Graduate Advising

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It is the duty and privilege of Caltech professors to assume responsibility for the academic welfare, financial support, and quality of research programs of graduate students. While professors are the students' formal academic and research supervisors, research advice from and collaboration with other experts is considered appropriate.

Each incoming graduate student is assigned an academic adviser with broad responsibility for the student's academic welfare. Student and adviser should select a working plan to remedy course deficiencies, to fulfill the requirements for candidacy, and to reinforce individual research interests.

Advising and Thesis Supervision

The option representative for each incoming student will act as the academic adviser in the first term. An official academic adviser will be assigned by the start of the second term. This appointed adviser will continue as a mentor with broad responsibility for a student's academic welfare throughout the graduate program.

First-Year Graduate Studies

First-year graduate students are encouraged to explore diverse research opportunities within GPS, initiating discussion with faculty members at every opportunity. Two research propositions for the oral qualifying examinations should arise from these discussions.

The faculty members in each option function as a committee-of-the-whole for all students, and each option has its own system for evaluating a student's progress each year.

After passing the oral qualifying examination, students should move rapidly into a research topic for a PhD program. This is commonly developed from one of the research propositions.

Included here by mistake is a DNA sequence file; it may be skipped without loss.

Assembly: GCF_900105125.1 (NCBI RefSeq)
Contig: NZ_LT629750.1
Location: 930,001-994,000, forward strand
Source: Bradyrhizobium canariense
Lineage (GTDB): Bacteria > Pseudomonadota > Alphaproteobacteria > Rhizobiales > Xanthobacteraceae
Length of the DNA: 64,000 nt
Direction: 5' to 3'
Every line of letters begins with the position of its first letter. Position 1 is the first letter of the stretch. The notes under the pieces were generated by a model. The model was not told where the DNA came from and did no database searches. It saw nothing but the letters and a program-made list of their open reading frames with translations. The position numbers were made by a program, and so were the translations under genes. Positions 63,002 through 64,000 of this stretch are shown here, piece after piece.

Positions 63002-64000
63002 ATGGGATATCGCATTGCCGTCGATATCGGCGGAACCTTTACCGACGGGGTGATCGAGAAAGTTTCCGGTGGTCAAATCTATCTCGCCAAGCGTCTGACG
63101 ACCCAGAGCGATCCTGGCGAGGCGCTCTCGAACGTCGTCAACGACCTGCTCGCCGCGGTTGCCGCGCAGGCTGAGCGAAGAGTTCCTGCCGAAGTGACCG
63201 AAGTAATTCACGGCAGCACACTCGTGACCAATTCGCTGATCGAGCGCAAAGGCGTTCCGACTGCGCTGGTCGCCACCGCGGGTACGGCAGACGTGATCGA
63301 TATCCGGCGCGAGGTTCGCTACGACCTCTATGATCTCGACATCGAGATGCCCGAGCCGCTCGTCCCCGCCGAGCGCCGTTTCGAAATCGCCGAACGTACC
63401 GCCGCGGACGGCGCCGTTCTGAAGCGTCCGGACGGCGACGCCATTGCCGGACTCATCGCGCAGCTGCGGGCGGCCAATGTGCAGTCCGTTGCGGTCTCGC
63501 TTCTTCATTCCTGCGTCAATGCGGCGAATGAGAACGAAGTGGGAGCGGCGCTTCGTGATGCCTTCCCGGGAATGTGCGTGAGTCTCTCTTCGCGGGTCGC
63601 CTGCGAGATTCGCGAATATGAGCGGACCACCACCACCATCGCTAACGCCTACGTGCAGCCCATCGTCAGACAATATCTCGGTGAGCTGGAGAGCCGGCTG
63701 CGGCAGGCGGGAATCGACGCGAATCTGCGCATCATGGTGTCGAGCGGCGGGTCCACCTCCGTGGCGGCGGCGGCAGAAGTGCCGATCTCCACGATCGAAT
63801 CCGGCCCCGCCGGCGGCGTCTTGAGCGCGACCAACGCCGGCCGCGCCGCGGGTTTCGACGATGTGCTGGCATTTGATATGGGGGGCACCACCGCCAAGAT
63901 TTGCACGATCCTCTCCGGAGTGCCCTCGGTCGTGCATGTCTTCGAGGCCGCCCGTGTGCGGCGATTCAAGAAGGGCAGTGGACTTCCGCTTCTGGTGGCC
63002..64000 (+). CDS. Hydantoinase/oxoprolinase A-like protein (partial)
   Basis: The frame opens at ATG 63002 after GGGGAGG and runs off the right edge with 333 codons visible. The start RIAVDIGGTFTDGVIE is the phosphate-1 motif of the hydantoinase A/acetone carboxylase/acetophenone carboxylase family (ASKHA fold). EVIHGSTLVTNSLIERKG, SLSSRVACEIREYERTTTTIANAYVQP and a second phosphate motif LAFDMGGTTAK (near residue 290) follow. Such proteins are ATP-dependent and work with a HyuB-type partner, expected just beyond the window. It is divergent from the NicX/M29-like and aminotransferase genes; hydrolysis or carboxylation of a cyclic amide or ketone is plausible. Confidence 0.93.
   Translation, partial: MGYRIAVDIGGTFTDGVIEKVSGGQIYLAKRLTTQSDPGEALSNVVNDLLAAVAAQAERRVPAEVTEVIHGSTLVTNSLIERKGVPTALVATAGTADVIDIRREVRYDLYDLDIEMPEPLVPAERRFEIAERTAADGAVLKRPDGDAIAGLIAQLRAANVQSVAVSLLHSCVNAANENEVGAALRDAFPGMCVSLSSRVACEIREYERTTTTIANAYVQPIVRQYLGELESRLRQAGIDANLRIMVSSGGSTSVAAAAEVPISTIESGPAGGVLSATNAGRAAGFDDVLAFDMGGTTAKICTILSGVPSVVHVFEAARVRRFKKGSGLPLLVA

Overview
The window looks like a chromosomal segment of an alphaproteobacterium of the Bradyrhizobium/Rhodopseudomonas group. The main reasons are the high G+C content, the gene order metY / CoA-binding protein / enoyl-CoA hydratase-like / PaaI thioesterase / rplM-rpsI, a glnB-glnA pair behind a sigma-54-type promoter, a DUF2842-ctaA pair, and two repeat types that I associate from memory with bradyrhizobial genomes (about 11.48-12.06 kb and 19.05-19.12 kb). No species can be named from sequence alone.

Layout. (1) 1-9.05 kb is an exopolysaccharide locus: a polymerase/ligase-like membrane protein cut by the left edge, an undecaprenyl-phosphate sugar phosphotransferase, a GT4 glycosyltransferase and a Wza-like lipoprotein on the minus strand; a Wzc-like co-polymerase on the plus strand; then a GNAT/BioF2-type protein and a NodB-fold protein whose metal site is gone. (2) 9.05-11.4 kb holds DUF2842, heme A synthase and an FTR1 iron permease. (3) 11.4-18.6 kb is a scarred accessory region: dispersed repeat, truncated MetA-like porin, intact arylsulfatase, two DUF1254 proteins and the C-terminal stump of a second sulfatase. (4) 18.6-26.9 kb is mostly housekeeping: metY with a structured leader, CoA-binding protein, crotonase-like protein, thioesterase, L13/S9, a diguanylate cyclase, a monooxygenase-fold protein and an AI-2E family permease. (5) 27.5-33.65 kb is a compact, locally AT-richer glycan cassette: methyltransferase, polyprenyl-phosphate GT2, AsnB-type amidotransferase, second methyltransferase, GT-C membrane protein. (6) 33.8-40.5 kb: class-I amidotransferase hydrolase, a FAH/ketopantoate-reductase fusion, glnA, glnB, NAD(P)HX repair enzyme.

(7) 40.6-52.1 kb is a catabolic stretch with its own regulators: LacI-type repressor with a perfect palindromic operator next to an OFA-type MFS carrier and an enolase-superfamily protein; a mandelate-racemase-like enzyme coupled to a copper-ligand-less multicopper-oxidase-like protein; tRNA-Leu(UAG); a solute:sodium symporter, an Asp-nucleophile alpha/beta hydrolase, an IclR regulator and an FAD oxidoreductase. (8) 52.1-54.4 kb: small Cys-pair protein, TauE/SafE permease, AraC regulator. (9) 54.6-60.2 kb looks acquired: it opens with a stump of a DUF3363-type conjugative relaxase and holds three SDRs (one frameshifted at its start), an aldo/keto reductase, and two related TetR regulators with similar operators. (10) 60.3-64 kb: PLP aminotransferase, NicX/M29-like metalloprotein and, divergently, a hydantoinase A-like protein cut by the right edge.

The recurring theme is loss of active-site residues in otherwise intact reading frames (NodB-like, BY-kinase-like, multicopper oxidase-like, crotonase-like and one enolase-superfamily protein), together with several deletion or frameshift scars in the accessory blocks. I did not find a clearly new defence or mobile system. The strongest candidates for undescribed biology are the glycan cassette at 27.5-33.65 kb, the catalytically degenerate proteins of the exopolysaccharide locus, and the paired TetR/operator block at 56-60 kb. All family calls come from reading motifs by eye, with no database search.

Second-Year Graduate Studies

During the second year, students should seek out a professor as thesis adviser, who will normally provide a graduate research assistantship and the opportunity for continuing research.

Before the end of the second year, students will consult with their academic adviser and thesis adviser (or a faculty proposition sponsor if a thesis adviser is not yet determined) to select a thesis advisory committee composed of at least four division faculty, including the academic adviser, who will chair the committee. If the research topic warrants, key specialists from outside the division may be asked to join as advisers, and it may be deemed appropriate to reduce the number of professors to three, but not less than three. The committee membership should be approved by the faculty advisers and the option representative. Members of the committee will serve as advisers, counselors, and resources; they should be kept informed about research progress; membership may be changed if a student's research interests change. (See below for more information on the role and responsibilities of the thesis advisory committee).

Questions and Concerns

All students are urged to consult with division faculty in the following sequence if they have any problems: thesis and academic advisers, members of the thesis advisory committee, the option representative, the academic officer, and the division chair. If these division personnel cannot resolve a problem, then the student should turn to Caltech administrative offices.

Thesis Advisory Committee

The thesis advisory committee meets with its student at least once a year for a progress review (the meeting to be scheduled by division staff, with a brief progress report filled in by the division office), and informally whenever the student needs or requests assistance or guidance. In addition, the faculty members in each option have their own systems for annual evaluations of student progress; the possibility does exist in some options for the two meetings to be merged. 

When the student and advisers have determined a realistic date for completion of the thesis dissertation, the thesis advisory committee evolves into the thesis examining committee. Some advisory committee members may leave the committee, and division policy may require that others be added.

The examining committee consists of at least four Caltech professors. Other scientists can be committee members in special circumstances. A special circumstance would, for example, be possession of an essential expertise otherwise unrepresented, or a person whose absence might unduly jeopardize adequate assessment of the thesis. Involvement in and partial guidance of the thesis research does not by itself constitute a special circumstance. The division chairman and the dean have final discretion on committee membership. If it proves impossible to schedule a date for the thesis examination suitable for all members, additional faculty members may be invited to join the examining committee.